• Rigs of the 2024 Tour Divide Stats
  • Rigs of the 2024 Tour Divide Stats

In terms of tire brands, Vittoria once again dominates with 46 riders using their tires, followed by Maxxis at 18 and Rene Herse rounding out the top three at 14. Specifically, the Vittoria Mezcal is overwhelmingly popular, with 45 of the 46 Vittoria users choosing this tire. The second most common tires are the Maxxis Ikon and Continental Race King, each used by 11 riders. Overall, 10 tire brands are represented, with a total of 23 different tire models.

Rigs of the 2024 Tour Divide
  • 2024 tour divide rigs
  • 2024 tour divide rigs

Bags and Cargo

Let’s talk about cargo. This is always an exciting topic, and we’ve seen significant changes over the last few years, especially with the resurgence of the rear rack. This year, 47% of the rigs are equipped with some type of rear rack, with the majority using a Tailfin system of some kind. There are also five Old Man Mountain racks, and various others, including custom racks.

  • Rigs of the 2024 Tour Divide Stats
  • Rigs of the 2024 Tour Divide Stats
  • Rigs of the 2024 Tour Divide Stats
  • Rigs of the 2024 Tour Divide Stats
  • Rigs of the 2024 Tour Divide Stats

We see 52% of riders choosing to use a seat pack. The most popular brand is Revelate Designs, with 21 riders using their packs, followed by Apidura with seven, and Porcelain Rocket (now made by Rockgeist) with four. There are 20 different seat packs and 10 unique rack setups, including one person using a large trailer.

Regarding brand consistency, 15 bikes use the same brand for all their gear. Of these, seven are using Revelate Designs bags, and while some are sponsored athletes, others are not. I’m always curious see how many people are taking advantage of their cargo forks, and this year, it’s evenly split. Exactly half of the riders are utilizing their fork space for cargo.

Pedals, Seatposts, Dynamo Hubs, and Navigation

The vast majority of riders are running clipless pedals over flats, with 73 riders riding clipless, 16 on flats, and 11 using a hybrid with flat on one side and clips on the other. Despite the rise of powerful and lightweight cache batteries, dynamo hubs continue to remain popular. We count 68% of riders using a dynamo hub, mostly paired with a dynamo-specific light.

Over half of the riders are using rigid seatposts, while 14 bikes are equipped with dropper posts, and another 14 have suspension seatposts from brands like Cane Creek or Redshift. Although I didn’t specifically ask for it, 44 riders shared their navigation choices. The Garmin Edge 1040 Solar is a favorite, used by 13 riders, followed by the Wahoo Element Roam with 10.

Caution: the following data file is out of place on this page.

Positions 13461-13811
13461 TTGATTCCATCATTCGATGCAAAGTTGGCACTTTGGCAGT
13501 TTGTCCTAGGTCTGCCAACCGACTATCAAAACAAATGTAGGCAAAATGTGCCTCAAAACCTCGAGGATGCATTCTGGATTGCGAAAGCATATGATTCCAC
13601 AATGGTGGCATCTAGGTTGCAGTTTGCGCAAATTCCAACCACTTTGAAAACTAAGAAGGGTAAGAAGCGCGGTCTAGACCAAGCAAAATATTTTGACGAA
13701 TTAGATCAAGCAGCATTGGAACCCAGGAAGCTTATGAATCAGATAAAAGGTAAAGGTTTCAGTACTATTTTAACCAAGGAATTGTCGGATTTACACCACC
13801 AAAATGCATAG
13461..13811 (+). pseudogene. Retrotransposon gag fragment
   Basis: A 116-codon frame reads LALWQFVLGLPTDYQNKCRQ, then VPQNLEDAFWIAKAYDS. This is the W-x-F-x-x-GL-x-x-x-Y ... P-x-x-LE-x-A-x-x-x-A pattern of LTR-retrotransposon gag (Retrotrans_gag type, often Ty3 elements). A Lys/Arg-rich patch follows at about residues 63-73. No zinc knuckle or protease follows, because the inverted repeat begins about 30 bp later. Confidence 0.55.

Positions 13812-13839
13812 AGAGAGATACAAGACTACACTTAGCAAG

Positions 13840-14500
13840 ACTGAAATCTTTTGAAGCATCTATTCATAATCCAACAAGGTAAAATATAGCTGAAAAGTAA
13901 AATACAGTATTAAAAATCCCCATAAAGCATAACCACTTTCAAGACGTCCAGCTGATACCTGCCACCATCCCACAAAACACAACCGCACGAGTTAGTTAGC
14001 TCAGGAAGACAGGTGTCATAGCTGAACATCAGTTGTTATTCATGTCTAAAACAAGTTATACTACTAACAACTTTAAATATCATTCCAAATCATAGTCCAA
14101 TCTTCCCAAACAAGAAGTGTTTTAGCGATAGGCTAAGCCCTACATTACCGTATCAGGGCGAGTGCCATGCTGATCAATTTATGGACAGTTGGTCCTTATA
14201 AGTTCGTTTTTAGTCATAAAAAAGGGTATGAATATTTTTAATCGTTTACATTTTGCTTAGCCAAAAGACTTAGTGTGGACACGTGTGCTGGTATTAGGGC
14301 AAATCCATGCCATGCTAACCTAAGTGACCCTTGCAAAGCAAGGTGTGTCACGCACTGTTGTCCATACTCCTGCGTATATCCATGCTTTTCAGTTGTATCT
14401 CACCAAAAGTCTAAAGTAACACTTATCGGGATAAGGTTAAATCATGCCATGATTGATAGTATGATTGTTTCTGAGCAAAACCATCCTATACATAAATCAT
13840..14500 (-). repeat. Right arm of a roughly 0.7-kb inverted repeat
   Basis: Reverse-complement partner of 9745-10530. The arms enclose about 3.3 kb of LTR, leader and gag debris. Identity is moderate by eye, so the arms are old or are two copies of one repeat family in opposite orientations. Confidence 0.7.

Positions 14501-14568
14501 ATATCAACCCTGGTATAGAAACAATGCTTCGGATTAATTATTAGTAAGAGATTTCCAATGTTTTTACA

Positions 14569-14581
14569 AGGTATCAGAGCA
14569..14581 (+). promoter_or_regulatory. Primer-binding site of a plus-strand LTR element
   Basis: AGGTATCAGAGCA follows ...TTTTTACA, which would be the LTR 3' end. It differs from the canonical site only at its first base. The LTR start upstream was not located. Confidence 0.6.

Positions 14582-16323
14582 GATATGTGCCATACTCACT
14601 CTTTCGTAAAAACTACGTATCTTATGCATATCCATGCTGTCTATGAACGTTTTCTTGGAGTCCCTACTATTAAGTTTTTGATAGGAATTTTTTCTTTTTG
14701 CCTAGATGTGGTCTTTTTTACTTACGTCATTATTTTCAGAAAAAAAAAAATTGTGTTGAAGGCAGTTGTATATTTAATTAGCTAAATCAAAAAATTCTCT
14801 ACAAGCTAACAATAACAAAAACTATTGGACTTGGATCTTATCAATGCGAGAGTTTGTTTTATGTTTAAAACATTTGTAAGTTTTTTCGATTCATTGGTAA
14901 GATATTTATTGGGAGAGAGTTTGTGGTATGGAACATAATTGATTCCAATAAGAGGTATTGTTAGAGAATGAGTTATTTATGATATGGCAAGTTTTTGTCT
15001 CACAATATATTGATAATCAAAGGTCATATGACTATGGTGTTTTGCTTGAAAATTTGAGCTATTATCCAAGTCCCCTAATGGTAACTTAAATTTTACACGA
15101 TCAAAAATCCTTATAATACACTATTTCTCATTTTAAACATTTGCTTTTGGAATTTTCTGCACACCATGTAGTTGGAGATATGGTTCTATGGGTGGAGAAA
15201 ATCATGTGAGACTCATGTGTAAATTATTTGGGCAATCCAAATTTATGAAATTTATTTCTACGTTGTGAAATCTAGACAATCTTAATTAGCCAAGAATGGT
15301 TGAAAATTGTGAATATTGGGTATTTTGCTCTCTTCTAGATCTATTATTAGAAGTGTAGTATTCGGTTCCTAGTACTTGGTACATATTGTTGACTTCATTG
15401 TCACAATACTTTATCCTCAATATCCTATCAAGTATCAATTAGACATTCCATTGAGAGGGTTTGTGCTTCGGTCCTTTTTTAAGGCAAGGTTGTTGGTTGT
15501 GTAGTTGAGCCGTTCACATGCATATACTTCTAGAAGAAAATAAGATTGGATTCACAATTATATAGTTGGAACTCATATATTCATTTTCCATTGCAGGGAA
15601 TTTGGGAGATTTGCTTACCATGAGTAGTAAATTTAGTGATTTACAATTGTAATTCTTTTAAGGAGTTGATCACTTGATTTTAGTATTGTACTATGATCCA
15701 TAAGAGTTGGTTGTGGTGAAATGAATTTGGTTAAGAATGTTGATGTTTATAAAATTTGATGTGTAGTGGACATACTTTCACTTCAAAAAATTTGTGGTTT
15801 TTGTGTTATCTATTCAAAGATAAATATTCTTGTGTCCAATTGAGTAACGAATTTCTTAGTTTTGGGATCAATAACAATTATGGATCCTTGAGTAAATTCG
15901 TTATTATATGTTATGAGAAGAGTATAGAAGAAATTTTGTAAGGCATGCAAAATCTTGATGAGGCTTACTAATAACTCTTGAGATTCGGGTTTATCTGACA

• Rigs of the 2024 Tour Divide Stats
  • Rigs of the 2024 Tour Divide Stats
  • Rigs of the 2024 Tour Divide Stats
Rigs of the 2024 Tour Divide Stats

The Riders

According to Trackleaders, 225 folks have signed up for the 2024 Tour Divide. Unfortunately, there are far fewer women than men—only 21 women, highlighting a significant disparity. The age distribution is always really interesting. The 30s age group had the most participants last year, but this year, the 50-59 age group was the most at 23.6%, the 30s was next at 22.8%, followed by the 60s at 21.1%. Additionally, there was a handful of 70-year-olds and one participant under 20, who is 15-years-old, which is quite impressive. I don’t remember what I was doing at 15, but I’m sure they will not forget this experience.

  • Rigs of the 2024 Tour Divide Stats
  • Rigs of the 2024 Tour Divide Stats

Over the years, the Tour Divide has truly become a diverse race, attracting participants from all over the world. It’s no surprise that the United States is well represented, with 131 individuals coming from the states, the most of which was Colorado, followed by California, but 34 states were represented. Outside of the United States, there were 92 participants from 21 different countries. Most notably, New Zealand has 21 individuals, Canada had 19, Australia at 15, and there were 12 from the UK. There were also folks from the United Arab Emirates, Lebanon, Finland, the Czech Republic, and all over the globe.

Among the information I gathered from the 100 rigs, 77 of those individuals are considered rookies, meaning they had never pedaled the Tour Divide before. There were also ten individuals who had started the race previously but did not finish, and 13 veterans who are returning, a few of whom have completed the race more than once, which is always awesome to see.

Okay, that wraps it up for this year. What do you think about these numbers? Does anything stand out to you? Is there a specific statistic you’d like to see included next year? Let me know in the comments below!

TrackerCheck out the 2024 Tour Divide Tracker page to follow along on the live tracking map, find our Rigs of the Tour Divide roundups, and stay tuned in for more event coverage. Find it here.

Further Reading